Sexy Cream, which opens Side Two of Slick, was the second single from Slick, but was banned from UK radio in 1979. The rhythm section, buzzing synths and percussion combine elements of funk and Euro Disco with Latin percussion. Soon, strings dance centre-stage, as The Sweethearts of Sigma add punchy, sassy harmonies. Doris James delivers a sensual, teasing vocal. Meanwhile, horns growl and kick, strings sweep and swirl and the rhythm section create a pounding, pulsating beat. The thunderous bass is at the heart of the action, while Doris moans and groans her way through the track. Equally sassy and sensual harmonies prove the perfect foil for Doris, as funk, Euro Disco and soulful harmonies combine to create a timeless dance-floor track.

Put Your Pants On was written by Butch Ingram and produced by Billy Kennedy. Handclaps and tough, funky keyboards open the arrangement, before sassy, harmonies from The Sweethearts of Sigma enter. They’re joined by a pounding bass and growling horns as a hypnotic, uber funky track unfolds. A myriad of Latin percussion and then the best bass line on Slick unfolds. Sometimes, the track reminds me of Rolls Royce’s Car Wash or Donna Summer’s Bad Girls. Later, punchy harmonies, braying horns, handclaps and percussion join cascading strings, as a captivating, hypnotic and Latin-tinged track unfolds.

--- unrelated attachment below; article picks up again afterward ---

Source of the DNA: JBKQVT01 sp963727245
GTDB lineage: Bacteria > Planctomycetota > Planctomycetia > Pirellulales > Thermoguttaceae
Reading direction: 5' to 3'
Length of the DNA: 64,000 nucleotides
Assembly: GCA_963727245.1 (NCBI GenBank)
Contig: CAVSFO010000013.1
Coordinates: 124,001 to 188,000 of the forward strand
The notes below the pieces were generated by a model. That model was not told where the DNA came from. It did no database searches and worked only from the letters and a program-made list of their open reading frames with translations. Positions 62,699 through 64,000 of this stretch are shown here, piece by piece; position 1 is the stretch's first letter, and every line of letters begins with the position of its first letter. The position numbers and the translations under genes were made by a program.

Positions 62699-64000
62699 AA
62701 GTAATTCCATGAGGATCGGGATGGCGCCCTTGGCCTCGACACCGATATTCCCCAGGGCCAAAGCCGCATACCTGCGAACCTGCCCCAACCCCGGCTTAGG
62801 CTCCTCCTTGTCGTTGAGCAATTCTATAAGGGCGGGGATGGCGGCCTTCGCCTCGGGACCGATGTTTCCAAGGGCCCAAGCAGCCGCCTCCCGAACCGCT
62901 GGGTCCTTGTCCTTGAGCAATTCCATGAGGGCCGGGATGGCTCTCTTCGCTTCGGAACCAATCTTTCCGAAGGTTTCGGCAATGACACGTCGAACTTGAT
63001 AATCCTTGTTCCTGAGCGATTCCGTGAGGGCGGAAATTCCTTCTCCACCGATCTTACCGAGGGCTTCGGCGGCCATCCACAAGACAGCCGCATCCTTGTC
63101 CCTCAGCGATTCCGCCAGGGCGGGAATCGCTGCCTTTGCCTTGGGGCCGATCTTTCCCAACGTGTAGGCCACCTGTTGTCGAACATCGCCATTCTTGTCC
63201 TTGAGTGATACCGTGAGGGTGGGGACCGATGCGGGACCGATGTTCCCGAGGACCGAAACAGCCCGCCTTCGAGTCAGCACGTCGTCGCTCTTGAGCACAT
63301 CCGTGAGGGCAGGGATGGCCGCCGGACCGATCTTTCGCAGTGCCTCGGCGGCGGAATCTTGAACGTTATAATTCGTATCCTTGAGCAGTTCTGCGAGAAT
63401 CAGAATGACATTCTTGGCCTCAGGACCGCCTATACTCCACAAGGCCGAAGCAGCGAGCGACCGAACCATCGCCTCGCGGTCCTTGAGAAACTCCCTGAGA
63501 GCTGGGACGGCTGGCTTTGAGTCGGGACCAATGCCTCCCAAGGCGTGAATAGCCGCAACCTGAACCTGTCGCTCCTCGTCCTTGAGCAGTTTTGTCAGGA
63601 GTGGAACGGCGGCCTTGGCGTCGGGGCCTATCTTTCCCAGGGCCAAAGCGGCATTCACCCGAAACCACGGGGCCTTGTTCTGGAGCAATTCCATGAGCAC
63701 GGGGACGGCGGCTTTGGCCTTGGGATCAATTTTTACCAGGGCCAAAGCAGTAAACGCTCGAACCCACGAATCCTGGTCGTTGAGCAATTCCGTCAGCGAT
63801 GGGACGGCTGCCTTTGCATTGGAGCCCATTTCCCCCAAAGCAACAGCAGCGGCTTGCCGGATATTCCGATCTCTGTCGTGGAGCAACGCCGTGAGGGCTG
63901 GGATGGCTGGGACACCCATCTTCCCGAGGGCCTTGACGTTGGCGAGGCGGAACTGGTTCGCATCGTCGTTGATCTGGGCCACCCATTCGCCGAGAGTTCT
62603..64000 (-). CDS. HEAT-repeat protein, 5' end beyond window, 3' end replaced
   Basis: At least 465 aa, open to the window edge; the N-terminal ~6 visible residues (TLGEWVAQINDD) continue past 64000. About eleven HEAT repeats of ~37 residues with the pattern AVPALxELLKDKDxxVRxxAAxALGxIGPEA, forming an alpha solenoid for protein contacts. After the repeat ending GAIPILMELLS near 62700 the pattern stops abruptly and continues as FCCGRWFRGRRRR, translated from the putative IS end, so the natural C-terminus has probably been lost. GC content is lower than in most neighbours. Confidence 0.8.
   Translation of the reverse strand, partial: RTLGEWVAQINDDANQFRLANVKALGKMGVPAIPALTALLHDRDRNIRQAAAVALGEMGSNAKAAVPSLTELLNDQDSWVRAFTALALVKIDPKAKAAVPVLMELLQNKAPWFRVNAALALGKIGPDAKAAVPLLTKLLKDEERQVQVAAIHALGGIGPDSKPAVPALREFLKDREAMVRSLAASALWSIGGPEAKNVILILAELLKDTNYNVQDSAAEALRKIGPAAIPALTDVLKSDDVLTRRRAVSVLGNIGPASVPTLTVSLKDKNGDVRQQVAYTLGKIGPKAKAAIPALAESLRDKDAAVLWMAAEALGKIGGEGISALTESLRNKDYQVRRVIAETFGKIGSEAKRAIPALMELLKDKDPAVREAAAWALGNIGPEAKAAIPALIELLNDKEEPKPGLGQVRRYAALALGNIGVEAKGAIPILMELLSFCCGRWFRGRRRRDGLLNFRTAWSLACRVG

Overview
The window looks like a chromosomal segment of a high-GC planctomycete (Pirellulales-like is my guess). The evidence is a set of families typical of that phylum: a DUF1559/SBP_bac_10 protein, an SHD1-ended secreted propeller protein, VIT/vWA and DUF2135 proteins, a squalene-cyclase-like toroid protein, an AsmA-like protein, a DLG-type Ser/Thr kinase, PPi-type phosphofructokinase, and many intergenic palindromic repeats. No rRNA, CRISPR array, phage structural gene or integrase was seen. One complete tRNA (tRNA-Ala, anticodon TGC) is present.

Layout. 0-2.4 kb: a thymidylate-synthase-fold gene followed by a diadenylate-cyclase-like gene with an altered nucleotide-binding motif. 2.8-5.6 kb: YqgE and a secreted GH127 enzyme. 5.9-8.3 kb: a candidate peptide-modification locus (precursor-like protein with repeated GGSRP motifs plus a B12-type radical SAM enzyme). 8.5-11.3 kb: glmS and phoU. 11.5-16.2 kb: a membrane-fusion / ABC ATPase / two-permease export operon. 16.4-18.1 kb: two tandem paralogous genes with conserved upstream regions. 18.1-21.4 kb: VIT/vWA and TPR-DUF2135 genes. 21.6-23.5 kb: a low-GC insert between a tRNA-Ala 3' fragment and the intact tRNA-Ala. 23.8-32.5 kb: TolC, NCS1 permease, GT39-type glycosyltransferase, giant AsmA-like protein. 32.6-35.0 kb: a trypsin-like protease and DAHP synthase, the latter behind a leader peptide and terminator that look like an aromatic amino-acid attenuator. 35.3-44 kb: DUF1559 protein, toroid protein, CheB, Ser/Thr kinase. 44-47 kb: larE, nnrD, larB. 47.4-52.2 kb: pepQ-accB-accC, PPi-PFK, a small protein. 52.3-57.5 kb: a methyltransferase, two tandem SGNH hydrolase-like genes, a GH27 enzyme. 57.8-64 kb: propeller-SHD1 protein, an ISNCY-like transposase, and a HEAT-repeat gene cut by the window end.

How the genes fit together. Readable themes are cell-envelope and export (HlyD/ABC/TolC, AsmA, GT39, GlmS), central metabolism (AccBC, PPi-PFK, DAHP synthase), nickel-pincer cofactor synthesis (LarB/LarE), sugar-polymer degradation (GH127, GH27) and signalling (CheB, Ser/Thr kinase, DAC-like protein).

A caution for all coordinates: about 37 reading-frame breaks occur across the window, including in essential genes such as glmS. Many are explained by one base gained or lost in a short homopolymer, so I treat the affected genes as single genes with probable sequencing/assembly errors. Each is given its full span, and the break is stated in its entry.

Closing Slick is The Whole World’s Dancin.’ Thunderous drums open a track which is a fusion of musical styles and influences. It’s a bit like Voyage’s Fly Away. While Voyage took a whole album to do this, Slick manage the same thing in five minutes. Listen carefully, and a melting pot of musical influences unfolds. Whether it’s Latin, Caribbean, Eastern European, African or Asian, all these influences are within this musical melting pot. To that, add disco, Euro Disco, funk and soul. Uplifting, joyous and infectiously catchy, never mind around the world in eighty days, Slick’s journey is quicker, joyous and laden with hooks.